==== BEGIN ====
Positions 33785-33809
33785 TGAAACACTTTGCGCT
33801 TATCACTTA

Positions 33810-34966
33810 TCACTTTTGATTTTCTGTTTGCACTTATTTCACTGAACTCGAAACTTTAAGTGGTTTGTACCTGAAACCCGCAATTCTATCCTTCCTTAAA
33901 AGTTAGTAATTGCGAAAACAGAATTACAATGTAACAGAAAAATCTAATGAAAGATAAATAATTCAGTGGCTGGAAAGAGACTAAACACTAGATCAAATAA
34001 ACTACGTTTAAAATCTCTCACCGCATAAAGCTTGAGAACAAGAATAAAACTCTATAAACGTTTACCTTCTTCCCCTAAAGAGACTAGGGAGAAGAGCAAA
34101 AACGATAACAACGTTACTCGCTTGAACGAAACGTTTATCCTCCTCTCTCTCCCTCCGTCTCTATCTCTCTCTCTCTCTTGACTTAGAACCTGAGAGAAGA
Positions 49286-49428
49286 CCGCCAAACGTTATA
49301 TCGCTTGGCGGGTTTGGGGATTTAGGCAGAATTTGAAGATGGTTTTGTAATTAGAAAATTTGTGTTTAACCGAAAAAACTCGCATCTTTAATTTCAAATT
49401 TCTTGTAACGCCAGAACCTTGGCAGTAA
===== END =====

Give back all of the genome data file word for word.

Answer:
Positions 33785-33809
33785 TGAAACACTTTGCGCT
33801 TATCACTTA

Positions 33810-34966
33810 TCACTTTTGATTTTCTGTTTGCACTTATTTCACTGAACTCGAAACTTTAAGTGGTTTGTACCTGAAACCCGCAATTCTATCCTTCCTTAAA
33901 AGTTAGTAATTGCGAAAACAGAATTACAATGTAACAGAAAAATCTAATGAAAGATAAATAATTCAGTGGCTGGAAAGAGACTAAACACTAGATCAAATAA
34001 ACTACGTTTAAAATCTCTCACCGCATAAAGCTTGAGAACAAGAATAAAACTCTATAAACGTTTACCTTCTTCCCCTAAAGAGACTAGGGAGAAGAGCAAA
34101 AACGATAACAACGTTACTCGCTTGAACGAAACGTTTATCCTCCTCTCTCTCCCTCCGTCTCTATCTCTCTCTCTCTCTTGACTTAGAACCTGAGAGAAGA
Positions 49286-49428
49286 CCGCCAAACGTTATA
49301 TCGCTTGGCGGGTTTGGGGATTTAGGCAGAATTTGAAGATGGTTTTGTAATTAGAAAATTTGTGTTTAACCGAAAAAACTCGCATCTTTAATTTCAAATT
49401 TCTTGTAACGCCAGAACCTTGGCAGTAA